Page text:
The Rxivist website is useful for browsing the bioRxiv, but it does something else as well. For the first time, it makes accessible two altmetric statistics (paper downloads and tweets) via “author leaderboards”. Unlike Altmetric.com, which appears to carefully (and sometimes) manually curates the statistics going into its final score, and which acts against manipulation of tweets by filtering for bots, the Rxivist leaderboards are based on raw data. This is what a leaderboard of “papers downloaded” looks like:

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Reaction was swift:

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The fact is that Stephen Floor is right; it is already accepted that the number of times a preprint has been downloaded is relevant and important:

But this raises a question, are concerns about gaming the system overblown? A real problem? How hard is it, really, to write a bot to boost one’s download statistics? Has someone done it already?

Here is a partial answer to the questions above in the form of a short script that downloads any preprint (also available on the blog GitHub repository where the required companion chromedriver binary is also available):

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This script highlights a significant vulnerability in raw altmetric scores such as “number of times downloaded” for a preprint or paper. The validation is evident in the fact that in the course of just three days the script was able to raise the number of downloads for the least downloaded Blekhman et al., preprint (relative to its age) from 477 to 33,540. This now makes it one of the top ten downloaded preprints of all time. This is not a parlor trick or a stunt. Rather, it reveals a significant vulnerability in raw altmetrics, and emphasizes that if individuals are to be ranked (preferably not!) and those rankings broadly distributed, at least the rankings should be done on the basis of  metrics that are robust to trivial attacks and manipulations. To wit, I am no fan of the h-index, and while it is a metric that can be manipulated, it is certainly much harder to manipulate than the number of downloads, or tweets, of a paper.

The scientific community would be remiss to ignore the proliferation of technologies of narcissism. These technologies can have real benefit, primarily by providing novel ways to help researchers identify interesting and important work that is relevant to the questions they are pursuing. Furthermore, one of the main advantages of the open licensing of resources such as bioRxiv or PLoS is that they permit natural language processing to facilitate automatic prioritization of articles, search for relevant literature, and mining for specific scientific terms (see e.g., Huang et al. 2016). But I am loathe to accept a scientific enterprise that rewards winners of superficial, easily gamed, popularity contests.

The Journal lmpact Factor (JIF) was first proposed by Eugene Garfield of Institute for Scientific Information (ISI) fame in 1955. It is a journal specific yearly citation measure, defined to be the average number of citations per paper of the papers published in the preceding two years. Obsession with the impact factor in the face of widespread recognition of its shortcomings as a tool for judging the value of science is an unfortunate example of “the tragedy of the commons”.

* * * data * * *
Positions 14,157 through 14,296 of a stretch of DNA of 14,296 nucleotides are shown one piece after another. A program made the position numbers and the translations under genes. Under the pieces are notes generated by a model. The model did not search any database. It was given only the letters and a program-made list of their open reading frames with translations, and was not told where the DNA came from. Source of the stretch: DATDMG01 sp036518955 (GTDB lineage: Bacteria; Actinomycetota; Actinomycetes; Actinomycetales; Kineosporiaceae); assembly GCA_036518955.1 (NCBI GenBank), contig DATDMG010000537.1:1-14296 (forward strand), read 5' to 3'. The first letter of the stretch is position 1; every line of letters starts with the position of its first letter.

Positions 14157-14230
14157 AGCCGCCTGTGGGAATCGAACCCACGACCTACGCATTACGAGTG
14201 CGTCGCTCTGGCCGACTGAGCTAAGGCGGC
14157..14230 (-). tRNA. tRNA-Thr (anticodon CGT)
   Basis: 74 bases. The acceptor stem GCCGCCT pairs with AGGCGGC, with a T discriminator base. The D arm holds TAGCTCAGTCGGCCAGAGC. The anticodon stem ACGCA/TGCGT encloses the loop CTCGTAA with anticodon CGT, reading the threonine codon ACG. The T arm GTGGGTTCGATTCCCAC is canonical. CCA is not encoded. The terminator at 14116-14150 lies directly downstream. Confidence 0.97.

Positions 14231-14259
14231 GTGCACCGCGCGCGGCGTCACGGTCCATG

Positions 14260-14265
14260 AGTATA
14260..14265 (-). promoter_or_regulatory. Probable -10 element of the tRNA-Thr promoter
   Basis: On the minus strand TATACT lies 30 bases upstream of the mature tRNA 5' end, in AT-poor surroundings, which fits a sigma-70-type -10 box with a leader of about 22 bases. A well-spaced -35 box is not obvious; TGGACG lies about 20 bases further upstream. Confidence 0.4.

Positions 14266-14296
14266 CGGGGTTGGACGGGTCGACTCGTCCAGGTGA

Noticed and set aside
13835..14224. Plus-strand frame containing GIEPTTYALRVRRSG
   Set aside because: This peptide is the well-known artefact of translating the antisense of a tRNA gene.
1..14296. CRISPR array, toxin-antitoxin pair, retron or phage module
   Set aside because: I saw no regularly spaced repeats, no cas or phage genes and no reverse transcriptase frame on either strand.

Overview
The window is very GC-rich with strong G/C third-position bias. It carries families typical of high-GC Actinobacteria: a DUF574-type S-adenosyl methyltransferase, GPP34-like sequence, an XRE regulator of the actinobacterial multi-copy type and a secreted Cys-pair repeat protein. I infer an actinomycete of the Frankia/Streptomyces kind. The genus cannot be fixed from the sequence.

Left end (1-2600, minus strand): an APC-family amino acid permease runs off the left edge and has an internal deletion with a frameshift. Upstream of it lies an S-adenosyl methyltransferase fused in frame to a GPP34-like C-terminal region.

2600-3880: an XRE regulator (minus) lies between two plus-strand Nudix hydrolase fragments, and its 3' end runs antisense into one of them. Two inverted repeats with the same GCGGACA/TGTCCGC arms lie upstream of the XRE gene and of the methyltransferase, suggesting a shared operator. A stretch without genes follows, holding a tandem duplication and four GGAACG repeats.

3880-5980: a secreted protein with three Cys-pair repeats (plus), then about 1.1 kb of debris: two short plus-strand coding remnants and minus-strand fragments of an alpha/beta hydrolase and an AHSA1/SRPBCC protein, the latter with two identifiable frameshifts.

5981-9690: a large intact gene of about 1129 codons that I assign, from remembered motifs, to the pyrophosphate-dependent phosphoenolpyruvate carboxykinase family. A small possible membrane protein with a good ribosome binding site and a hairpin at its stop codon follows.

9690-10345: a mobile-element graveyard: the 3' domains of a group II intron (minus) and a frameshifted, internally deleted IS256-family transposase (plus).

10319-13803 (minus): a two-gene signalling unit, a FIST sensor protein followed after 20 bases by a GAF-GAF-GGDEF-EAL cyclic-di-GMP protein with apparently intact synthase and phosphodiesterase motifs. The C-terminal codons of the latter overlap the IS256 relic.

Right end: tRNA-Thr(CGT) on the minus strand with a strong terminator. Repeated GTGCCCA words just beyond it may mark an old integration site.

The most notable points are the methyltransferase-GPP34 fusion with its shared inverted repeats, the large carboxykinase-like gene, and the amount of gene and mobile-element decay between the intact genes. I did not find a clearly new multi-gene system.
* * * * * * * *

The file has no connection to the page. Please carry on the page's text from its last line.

Leaving aside for a moment the flaws of the JIF, one may wonder whether journals do in fact have any impact? By “impact”one might imagine something along the lines of the simple definition in the Merriam-Webster Dictionary: “to have a strong and often bad effect on (something or someone)” and as an object for the impact one could study the researchers who publish, the scientific community as a whole, or the papers themselves. On the question of impact on papers, common sense suggests that publishing in a high profile journal helps a paper succeed and there is pseudoscience to support that case. However there is little in the way of direct measurement. Twitter to the rescue.

At the end of last year my twitter account was approaching 5,000 followers. Inspired by others, I found myself reflecting on this “milestone” and in anticipation of the event, I started to ponder the scientific utility of amassing such a large numbers of followers. There is, of course, a lot of work being done on natural language processing of twitter feeds, but it struck me that with 5,000 followers I was in a position to use twitter for proactive experimentation rather than just passive mining. Impact factors, followers, and twitter… it was just the right mix for a little experiment…

In my early tweeting days I encountered a minor technical issue with links to papers: it was unclear to me whether I should use link shorteners (and if so which service?) or include direct links to articles in my tweets. I initially thought that using link shorteners would save me characters but I quickly discovered that this was not the case. Eventually, following advice from fellow twitterati, I began tweeting articles only with direct links to the journal websites. Last year, when twitter launched free analytics for all registered users, I started occasionally examining the stats for article tweets, and I began to notice quantitatively  what I had always suspected intuitively: tweets of Cell, Nature and Science (CNS) articles were being circulated much more widely than those of other journals. Having use bit.ly, the natural question to ask was how do tweets of journal articles with the journal names compare to tweets with anonymized links?